Which problems can be solved by systematic algorithms, and which cannot? One of the marvelous qualities of mathematics is that it can analyze its own limitations. In this class, we'll study problems from various domains—geometry, algebra, analysis, number theory, computer science, and logic itself—and we'll explore which ones can or cannot be solved. The problems will all be relatively elementary (no specialized background will be required beyond a clear understanding of proofs and abstraction, obtained from 18.100 and one further course), but they will be fundamental to how we think about mathematics.

Whenever possible, we'll examine the original research papers. This is not always so easy, and we'll certainly fall back on modern expositions whenever the original papers are overly obscure or difficult to read, but it's important to understand where the ideas actually came from. Mathematics is not just a collection of facts, but also a story, so we need to understand both what and why.

- Course information
- Questionnaire
- Playing games with games: the Hypergame paradox, by William Zwicker
- Social processes and proofs of theorems and programs, by R. De Millo, R. Lipton, and A. J. Perlis
- On computable numbersm with an application to the Entscheidungsproblem, by Alan Turing (see also the correction)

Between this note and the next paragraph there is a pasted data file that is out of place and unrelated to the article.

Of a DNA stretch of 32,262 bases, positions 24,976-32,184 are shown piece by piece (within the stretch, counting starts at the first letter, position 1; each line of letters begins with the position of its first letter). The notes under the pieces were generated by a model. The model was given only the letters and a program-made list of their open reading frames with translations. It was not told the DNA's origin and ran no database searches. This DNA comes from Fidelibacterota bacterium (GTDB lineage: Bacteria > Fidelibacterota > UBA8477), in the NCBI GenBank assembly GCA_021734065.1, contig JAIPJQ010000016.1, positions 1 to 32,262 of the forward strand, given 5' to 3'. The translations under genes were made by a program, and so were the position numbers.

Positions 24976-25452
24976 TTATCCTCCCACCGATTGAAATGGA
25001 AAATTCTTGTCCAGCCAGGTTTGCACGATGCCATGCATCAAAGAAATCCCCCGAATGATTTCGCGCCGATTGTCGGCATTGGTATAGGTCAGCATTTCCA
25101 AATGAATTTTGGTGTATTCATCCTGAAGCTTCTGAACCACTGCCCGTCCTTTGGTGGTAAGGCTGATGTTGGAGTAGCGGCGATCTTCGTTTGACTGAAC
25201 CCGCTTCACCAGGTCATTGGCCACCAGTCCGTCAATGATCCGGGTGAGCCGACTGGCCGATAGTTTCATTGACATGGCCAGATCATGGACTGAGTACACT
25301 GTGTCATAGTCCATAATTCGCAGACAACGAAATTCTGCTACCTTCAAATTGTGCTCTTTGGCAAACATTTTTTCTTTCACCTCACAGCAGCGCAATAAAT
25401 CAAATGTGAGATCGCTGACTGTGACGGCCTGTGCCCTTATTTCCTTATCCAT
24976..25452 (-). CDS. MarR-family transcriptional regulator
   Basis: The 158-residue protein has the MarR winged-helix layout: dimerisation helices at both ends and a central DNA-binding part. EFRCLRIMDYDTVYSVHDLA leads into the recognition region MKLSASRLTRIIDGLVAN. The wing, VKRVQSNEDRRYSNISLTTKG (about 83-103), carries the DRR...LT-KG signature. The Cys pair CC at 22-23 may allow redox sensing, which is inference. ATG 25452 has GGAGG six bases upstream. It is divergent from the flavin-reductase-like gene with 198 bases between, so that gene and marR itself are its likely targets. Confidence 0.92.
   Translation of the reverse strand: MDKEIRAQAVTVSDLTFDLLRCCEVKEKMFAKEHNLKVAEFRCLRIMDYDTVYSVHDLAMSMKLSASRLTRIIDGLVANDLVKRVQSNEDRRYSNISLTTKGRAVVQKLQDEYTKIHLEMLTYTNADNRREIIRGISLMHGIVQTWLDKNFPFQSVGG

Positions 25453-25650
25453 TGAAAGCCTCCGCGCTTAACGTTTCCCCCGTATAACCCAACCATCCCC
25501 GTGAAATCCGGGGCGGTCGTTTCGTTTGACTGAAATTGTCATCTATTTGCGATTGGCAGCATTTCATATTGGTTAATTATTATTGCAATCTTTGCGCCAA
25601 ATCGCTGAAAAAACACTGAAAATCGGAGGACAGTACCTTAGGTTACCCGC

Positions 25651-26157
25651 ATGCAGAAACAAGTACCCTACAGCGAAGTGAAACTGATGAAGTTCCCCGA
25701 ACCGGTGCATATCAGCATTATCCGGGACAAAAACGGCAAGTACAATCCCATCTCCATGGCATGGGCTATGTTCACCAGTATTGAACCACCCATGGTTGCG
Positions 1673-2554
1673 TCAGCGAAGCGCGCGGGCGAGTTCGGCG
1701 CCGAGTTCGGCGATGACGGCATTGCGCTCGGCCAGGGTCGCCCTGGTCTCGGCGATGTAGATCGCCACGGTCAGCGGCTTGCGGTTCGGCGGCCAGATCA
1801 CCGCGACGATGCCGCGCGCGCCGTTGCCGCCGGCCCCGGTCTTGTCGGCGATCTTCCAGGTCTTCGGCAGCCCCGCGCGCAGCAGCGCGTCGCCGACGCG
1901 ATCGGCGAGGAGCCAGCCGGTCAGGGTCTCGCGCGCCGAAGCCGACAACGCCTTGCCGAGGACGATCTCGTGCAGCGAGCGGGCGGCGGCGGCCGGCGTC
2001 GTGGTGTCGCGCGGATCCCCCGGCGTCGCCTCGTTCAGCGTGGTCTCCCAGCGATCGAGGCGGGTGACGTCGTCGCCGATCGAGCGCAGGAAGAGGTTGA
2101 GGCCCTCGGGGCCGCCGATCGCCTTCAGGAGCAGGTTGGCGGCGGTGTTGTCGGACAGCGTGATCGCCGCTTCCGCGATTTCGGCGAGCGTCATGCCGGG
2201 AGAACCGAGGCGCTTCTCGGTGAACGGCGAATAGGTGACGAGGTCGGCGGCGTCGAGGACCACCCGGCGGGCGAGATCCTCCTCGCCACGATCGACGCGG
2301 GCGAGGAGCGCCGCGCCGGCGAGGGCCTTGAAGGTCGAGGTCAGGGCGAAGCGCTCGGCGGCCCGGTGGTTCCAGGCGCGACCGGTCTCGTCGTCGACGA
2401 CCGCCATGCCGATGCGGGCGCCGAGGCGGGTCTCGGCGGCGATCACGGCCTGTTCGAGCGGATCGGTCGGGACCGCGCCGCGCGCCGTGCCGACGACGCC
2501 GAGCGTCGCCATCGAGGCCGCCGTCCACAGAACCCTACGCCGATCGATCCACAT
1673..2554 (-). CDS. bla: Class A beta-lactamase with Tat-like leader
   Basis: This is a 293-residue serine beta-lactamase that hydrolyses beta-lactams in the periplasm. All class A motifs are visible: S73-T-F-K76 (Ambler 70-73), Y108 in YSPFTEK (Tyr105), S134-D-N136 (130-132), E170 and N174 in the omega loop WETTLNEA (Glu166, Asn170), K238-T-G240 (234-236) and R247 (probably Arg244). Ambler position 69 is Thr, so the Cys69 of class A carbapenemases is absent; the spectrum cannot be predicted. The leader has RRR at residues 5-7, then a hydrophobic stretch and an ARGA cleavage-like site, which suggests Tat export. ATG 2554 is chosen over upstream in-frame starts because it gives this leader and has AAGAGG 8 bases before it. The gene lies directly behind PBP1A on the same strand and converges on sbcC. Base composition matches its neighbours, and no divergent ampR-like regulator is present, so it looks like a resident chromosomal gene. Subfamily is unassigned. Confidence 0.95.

- An unsolvable problem of elementary number theory, by Alonzo Church
- Recursively enumerable sets of positive integers and their decision problems, by Emil Post
- On non-computable functions, by Tibor Radó
- Universality of tag systems with P = 2, by John Cocke and Marvin Minsky
- Computability and recursion, by Robert Soare
- The complexity of theorem-proving procedures, by S. Cook
- Reducibility among combinatorial problems, by R. Karp
- Relativizations of the P=?NP Question, by T. Baker, J. Gill, and R. Solovay
- The completeness of the first-order functional calculus, by Leon Henkin
- Henkin's method and the completeness theorem, by Guram Bezhanishvili
- The suprise examination paradox and the second incompleteness theorem, by S. Kritchman and R. Raz
- Undecidability and nonperiodicity for tilings of the plane, by R. M. Robinson
- Hilbert's Tenth Problem is unsolvable, by M. Davis
- Proof of recursive unsolvability of Hilbert's Tenth Problem, by J. P. Jones and Y. V. Matijesevic
- The decision problem for exponential Diophantine equations, by M. Davis, H. Putnam, and J. Robinson
- Register machine proof of the theorem on exponential Diophantine representation of enumerable sets, by J. P. Jones and Y. V. Matijasevic
- Some undecidable problems involving elementary functions of a real variable, by D. Richardson